i’m not sure why i’m drawn to nightmarish stuff. my best guess is that i was a wimp as a kid and things like dune just set off some electrical pathway in my brain that has liked to be stimulated ever since. i think that’s a bland, cop-out explanation and i hope there’s a better reason but i can’t think of one. all i know is that i like the blurred line between what’s real and what isn’t, i like not understanding what’s going on, and i like the fear.

i like it so much, i want it to be present in my life whenever possible — like a shadow that i can sense is near, or catch a fleeting glimpse of. i learned this when jenn and i went on a summer road trip that was lovely fun but tinged with a weird darkness due to the fact i was reading faust by robert nye on the same trip. i only realized long afterward why even the warmest memories of that vacation had a vague portentous tone to them, and why other vacations where i had neglected to bring some good, dark art with me felt more one-dimensional, less compelling. since then, i’ve made a point to bring some kind of satanic literature with me to help spice things up, to help cast a dark cloud over the summer fun, and it’s worked wonderfully.

i can only hope that when i die, i’m plunged into an eternity of hellish experiences, like a scene from hellraiser. only then will i surely have my fill of nightmares.

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wow, plastic found in fish that we’re eating. how shocking.

lots of unhappy news lately, it seems.

i just read a CBC news article that says tiny pieces of plastic are now being found in supermarket fish and shellfish. isn’t this something that i’ve bitched about many times on here already? why, yes. yes it is.

the article states that plastics aren’t just being found in fishes guts so it’s not like you can just gut them and be done with it. the plastics are being found throughout their tissues — which means eating fish means eating plastic.

what’s even worse is that microplastics absorb or carry organic contaminants, such as PCBs, pesticides, flame retardants and hormone-disrupting compounds of many kinds. so now you’re eating plastic that is tainted with poison. double bad.

however, the article goes on to say that we really don’t know what this all means, whether it’s really that bad. one scientist says, “what we really need to do is a risk assessment … nobody has done that for microplastics.”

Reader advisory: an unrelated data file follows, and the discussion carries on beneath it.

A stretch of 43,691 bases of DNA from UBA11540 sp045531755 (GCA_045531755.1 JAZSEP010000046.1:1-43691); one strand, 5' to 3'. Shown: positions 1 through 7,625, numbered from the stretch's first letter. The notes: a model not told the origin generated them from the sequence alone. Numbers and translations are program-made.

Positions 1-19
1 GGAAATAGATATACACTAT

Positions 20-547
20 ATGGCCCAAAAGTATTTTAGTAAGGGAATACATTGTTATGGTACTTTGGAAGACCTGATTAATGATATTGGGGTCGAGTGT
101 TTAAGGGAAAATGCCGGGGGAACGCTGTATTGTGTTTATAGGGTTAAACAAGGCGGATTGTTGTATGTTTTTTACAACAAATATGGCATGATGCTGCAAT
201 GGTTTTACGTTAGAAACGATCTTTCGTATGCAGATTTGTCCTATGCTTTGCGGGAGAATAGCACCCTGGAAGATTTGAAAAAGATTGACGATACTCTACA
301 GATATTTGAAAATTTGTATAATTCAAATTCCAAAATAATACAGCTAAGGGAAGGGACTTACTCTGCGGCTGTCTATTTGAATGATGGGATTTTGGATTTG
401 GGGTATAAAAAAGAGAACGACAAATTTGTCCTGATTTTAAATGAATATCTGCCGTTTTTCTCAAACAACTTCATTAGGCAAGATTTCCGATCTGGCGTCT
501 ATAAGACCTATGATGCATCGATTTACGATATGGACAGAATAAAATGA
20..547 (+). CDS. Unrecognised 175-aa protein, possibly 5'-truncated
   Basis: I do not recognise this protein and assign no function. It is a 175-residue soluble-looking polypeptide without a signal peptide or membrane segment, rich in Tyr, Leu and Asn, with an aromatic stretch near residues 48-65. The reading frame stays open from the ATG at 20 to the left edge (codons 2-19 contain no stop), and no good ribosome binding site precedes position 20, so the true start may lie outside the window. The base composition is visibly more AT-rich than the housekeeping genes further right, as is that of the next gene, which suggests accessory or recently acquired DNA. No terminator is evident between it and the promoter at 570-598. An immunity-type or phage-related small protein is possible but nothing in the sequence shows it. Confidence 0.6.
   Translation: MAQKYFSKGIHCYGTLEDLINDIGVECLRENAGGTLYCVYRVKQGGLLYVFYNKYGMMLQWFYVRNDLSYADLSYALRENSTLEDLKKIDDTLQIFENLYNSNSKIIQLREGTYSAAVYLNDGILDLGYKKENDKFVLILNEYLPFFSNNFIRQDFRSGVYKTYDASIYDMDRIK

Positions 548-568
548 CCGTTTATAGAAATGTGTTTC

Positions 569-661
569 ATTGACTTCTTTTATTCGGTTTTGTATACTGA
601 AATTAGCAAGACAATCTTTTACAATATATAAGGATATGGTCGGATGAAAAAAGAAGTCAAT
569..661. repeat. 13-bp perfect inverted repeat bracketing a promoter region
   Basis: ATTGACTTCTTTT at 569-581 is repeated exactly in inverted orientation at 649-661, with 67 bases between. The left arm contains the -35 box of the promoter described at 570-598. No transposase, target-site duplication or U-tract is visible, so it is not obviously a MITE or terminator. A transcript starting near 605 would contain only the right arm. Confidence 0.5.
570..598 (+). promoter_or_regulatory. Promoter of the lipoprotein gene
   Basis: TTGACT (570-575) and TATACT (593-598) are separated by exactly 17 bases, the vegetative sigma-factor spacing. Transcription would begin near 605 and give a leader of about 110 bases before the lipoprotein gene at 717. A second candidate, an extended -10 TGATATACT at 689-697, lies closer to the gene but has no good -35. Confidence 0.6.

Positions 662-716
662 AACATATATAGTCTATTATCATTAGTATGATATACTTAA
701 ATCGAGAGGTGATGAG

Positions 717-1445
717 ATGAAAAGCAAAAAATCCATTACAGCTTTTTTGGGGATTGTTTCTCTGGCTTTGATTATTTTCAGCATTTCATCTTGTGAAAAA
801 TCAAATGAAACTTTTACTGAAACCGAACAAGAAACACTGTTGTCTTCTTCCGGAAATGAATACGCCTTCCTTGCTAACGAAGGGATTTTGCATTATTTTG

ok, sure. so we don’t know exactly what we’re going to find at the end of a 10- or 20-year study on individuals who eat fish full of plastic twice a week. we don’t know exactly how much more cancer those people are going to have compared to people who didn’t eat the plastic fish. but let’s use some common sense here. what else would anyone expect from eating tiny bits of stuff made from toxic chemicals and petroleum products — things already known to be carcinogenic? come on. use your head.

when we’re all sick and feeling like shit, slowly dying from cancer caused by years of eating plastic, i’m going to be breathlessly moan, “i told you so.”

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“i win.”

the impending summer of satan

jenn and i like going on big summer road trips. one of my fave memories of our many trips is not of a place or activity but a weird feeling i experienced one year when i read robert nye’s faust while on vacation. it’s a great book and really affected me — i felt happy and good about summer and all the fun things we were doing, like exploring forests and small towns and lakes and various sights, but there was also a feeling of dread, of fear, interlaced with all those good times and pleasant vibes because of faust. it really added a strange and fascinating dimension to the trip for me. it was like the specter of the devil and all intangible evil cast a shadow over all the wholesomeness of our summer fun.

and i loved it.

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good book. i recommend it. even jenn liked it.

it was because of this experience that i recently ventured into russell books with benjamin (sorry if that tidbit gets you divorced, benny). i was in search of well-written dark books to enjoy on upcoming road trips. not stephen king “and then the vampire swooped down and said lunch time as he bit her lovely milk-white neck” stuff. i wanted stuff that was more multidimensional and less goofy and stupid — more stuff like faust. so i described my impossibly specific tastes to an enthusiastic russell books employee who did a fantastic job of recommending and finding copies of all kinds of suitable things i’m excited to read. ben also did a quick search on his phone for ‘best satanic books’ and came up with some more good suggestions. i walked out of there with five novels, sure to ruin my summer perfectly.

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it’s going to be a goth summer. these guys look like cenobites from hellraiser. christ, can you imagine wearing all that pleather and PVC in the heat? i bet they stink under there.

and now i can’t wait for the next road trip. offsetting all the fun with a bit of spiritual desolation makes the overall experience much more emotionally and psychologically stimulating. it means i can have lots of fun with my wife, exploring natural wonders and swimming and hiking and whatnot, but also feel a little terrified for the safety of my soul or spirit. it’s a wonderful balance.

maybe if jenn was down to listen to akercocke and voices on the trip, i wouldn’t need to read these books to get my dose of satanism and misanthropy. that will never happen though so i’m glad i’ve got this plan B sorted out well ahead of time. there is no way i’m leaving evil at home on this road trip.